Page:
[0048] As noted above, the three-dimensional environmental data 140 can be loaded on the autonomous vehicle 120 and then used by the autonomous vehicle 120 as an aid when navigating through the environment 100. Issues with the use of the complete set of three- dimensional environmental data 140 can include the amount of memory needed to store the three-dimensional environmental data 140 and the computational resources needed to process the three-dimensional environmental data 140 in order for the autonomous vehicle 120 to use the three-dimensional environmental data 140 when navigating through the environment 100. For example, the three-dimensional environmental data 140 may occupy more space that is available in memory on board the autonomous vehicle 120 (e.g., memory 178). In another example, a computing device on board the autonomous vehicle 120 (e.g., computing device 176) may not have the ability to process all of the three-dimensional environmental data 140 in real time as the autonomous vehicle 120 moves through the environment 100.

[0049] Depicted in FIG. 4 are embodiments of a system 270 and a method 250 of loading mapping data onto an autonomous vehicle for use in navigating in an environment. The system 270 includes a distance sensor 272, a computing device 274, and an autonomous vehicle 276. It will be understood that the computing device 274 can be a single computing device or any number of computing devices operating together. In certain embodiments, the computing device 274 may be included in the distance sensor 272, or vice versa. The distance sensor 272 is communicatively coupled to the computing device 274 via a network 278. The computing device 274 is communicatively coupled to the autonomous vehicle 276 via a network 280. In some embodiments, the networks 278 and 280 are different networks (e.g., two different private networks), the same networks (e.g., the internet), or some combination of the same and different networks (e.g., network 278 is a combination of one private network and the internet and network 280 is a combination of another private network and the internet). In some embodiments, the networks 278 and 280 are public networks, private networks, or some combination of public and private networks. In some embodiments, the networks 278 and 280 are wired networks, wireless networks, or some combination of wired and wireless networks. In some embodiments, one or both of the networks 278 and 280 includes a direct connection, such as a serial connection (e.g., a USB connection), a paired connection (e.g., a Bluetooth connection or a near field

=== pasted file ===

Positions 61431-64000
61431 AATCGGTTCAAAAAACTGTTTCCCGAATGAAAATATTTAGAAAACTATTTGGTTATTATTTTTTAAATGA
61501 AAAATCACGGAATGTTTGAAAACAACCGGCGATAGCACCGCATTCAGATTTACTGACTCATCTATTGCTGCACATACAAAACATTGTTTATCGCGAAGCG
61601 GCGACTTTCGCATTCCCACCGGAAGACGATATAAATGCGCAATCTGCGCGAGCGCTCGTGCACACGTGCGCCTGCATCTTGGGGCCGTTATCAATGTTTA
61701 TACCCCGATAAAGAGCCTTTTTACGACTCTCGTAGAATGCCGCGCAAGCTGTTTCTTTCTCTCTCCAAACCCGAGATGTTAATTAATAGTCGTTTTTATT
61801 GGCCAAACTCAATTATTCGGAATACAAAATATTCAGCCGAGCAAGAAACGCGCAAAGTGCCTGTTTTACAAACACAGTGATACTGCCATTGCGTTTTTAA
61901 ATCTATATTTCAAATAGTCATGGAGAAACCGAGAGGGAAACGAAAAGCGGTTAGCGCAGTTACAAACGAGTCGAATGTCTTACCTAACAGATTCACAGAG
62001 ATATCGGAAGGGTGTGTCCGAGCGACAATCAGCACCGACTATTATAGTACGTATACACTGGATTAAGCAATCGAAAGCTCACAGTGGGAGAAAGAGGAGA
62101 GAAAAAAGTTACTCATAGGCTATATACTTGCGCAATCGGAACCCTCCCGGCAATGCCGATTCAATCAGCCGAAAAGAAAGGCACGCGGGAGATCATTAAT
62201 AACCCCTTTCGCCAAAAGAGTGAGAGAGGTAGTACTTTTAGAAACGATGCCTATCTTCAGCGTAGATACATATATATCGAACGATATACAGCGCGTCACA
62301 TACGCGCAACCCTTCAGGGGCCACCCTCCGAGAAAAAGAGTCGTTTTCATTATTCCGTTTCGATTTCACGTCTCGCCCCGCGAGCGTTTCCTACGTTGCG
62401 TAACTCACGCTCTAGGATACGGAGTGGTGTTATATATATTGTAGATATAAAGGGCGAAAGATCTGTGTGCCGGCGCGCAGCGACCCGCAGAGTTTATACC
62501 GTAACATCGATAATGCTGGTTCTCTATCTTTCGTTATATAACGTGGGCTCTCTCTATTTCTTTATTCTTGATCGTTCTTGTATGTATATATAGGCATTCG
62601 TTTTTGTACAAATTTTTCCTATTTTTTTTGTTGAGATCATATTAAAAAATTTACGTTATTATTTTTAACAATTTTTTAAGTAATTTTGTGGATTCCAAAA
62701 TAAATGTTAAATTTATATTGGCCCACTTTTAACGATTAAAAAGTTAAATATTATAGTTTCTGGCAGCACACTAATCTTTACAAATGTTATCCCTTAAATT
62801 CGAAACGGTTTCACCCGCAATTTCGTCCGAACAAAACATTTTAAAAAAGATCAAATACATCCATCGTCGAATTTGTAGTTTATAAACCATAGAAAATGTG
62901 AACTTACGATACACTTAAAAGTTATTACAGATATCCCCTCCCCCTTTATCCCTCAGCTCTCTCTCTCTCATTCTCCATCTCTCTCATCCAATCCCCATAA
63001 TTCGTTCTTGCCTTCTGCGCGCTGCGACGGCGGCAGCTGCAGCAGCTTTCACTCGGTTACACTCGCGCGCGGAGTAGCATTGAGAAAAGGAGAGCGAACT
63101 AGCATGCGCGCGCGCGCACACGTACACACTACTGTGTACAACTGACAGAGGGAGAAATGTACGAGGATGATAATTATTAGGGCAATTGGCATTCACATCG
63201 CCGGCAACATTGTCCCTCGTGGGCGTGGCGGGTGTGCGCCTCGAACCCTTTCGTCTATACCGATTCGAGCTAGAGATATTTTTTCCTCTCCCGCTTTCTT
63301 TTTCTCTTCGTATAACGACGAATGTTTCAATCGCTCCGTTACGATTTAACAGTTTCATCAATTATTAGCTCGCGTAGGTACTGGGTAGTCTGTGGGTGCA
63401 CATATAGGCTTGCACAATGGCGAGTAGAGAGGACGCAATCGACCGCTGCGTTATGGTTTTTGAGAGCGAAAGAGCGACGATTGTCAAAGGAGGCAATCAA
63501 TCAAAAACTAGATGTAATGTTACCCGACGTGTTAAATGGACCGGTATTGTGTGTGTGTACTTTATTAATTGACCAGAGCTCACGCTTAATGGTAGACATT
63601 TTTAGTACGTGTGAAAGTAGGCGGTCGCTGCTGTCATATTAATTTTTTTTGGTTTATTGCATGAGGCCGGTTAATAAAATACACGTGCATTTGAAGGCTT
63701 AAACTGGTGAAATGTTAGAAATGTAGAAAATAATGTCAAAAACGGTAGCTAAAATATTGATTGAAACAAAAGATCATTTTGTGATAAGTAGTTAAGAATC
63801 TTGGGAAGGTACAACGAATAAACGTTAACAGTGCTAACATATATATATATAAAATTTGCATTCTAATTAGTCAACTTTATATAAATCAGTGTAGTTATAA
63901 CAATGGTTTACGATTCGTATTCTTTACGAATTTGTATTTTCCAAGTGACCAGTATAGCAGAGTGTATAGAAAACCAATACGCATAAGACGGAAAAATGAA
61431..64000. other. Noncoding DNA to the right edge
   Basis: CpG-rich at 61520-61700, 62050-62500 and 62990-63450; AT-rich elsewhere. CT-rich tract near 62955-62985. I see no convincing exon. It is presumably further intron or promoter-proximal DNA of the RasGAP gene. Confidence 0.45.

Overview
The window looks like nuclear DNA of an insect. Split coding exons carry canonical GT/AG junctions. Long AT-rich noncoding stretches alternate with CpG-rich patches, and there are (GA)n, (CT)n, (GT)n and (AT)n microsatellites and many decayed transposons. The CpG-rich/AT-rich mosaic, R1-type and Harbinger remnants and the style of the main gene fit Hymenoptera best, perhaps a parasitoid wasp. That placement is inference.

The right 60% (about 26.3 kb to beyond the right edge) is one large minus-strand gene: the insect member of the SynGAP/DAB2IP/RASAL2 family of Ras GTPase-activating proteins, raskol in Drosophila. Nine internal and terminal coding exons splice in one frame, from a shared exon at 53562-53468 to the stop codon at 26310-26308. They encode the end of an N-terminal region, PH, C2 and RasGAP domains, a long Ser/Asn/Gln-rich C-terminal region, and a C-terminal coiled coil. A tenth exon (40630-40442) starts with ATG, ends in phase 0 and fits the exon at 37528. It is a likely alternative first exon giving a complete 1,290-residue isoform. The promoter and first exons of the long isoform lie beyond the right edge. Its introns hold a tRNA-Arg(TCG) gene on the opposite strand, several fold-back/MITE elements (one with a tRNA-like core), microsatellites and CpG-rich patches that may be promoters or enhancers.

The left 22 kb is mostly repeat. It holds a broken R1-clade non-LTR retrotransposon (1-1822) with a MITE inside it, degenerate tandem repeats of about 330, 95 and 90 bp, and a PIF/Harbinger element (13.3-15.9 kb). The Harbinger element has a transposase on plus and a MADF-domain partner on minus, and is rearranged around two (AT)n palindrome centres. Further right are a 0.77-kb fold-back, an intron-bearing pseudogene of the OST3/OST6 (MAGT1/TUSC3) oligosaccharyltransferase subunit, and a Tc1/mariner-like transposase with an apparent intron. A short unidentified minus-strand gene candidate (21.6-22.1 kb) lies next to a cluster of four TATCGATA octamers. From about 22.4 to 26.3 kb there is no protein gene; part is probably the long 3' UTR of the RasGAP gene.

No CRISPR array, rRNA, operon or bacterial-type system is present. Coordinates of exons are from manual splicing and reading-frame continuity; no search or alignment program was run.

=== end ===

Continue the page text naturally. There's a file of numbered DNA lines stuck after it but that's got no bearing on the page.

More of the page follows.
communication (NFC) connection), or any other type of direct connection.